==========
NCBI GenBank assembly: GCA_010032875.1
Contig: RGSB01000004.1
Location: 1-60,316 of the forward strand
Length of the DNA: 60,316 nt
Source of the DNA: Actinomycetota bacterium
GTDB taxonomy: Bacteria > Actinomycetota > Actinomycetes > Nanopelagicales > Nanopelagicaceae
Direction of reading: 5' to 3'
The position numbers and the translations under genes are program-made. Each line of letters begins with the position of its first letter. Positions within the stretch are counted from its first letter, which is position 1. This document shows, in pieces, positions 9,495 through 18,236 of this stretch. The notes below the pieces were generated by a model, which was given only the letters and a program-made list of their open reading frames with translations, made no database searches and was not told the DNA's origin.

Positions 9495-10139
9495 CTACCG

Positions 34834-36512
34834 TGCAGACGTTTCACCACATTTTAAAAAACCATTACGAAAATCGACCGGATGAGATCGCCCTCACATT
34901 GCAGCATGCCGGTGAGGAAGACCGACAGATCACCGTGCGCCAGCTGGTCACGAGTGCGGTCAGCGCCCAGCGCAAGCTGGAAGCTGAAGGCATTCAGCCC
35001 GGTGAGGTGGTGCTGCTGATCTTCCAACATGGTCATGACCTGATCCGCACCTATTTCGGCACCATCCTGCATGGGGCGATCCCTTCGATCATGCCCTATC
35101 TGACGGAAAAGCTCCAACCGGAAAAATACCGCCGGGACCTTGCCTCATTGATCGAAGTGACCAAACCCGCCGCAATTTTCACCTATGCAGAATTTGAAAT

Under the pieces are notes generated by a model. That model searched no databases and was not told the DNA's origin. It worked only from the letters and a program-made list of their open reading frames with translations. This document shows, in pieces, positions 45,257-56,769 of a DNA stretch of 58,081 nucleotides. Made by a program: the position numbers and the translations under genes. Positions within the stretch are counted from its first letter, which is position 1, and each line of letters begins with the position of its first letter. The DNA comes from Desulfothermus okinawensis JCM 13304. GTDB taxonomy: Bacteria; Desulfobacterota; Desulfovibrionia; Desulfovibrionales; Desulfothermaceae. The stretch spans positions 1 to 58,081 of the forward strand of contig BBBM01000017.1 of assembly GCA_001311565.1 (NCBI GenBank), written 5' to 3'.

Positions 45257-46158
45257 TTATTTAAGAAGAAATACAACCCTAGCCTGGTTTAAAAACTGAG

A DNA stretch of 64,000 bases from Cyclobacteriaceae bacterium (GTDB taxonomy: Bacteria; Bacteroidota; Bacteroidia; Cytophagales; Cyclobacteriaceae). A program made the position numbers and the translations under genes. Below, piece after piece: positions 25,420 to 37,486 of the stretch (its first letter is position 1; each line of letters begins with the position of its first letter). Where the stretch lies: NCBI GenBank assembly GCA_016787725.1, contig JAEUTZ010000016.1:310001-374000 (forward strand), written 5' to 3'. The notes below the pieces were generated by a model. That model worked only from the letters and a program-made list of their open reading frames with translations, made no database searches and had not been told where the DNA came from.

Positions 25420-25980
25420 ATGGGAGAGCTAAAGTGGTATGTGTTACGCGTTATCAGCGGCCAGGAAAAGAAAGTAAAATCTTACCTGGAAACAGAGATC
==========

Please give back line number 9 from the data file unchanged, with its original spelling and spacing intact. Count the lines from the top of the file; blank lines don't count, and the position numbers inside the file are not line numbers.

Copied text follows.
Positions 9495-10139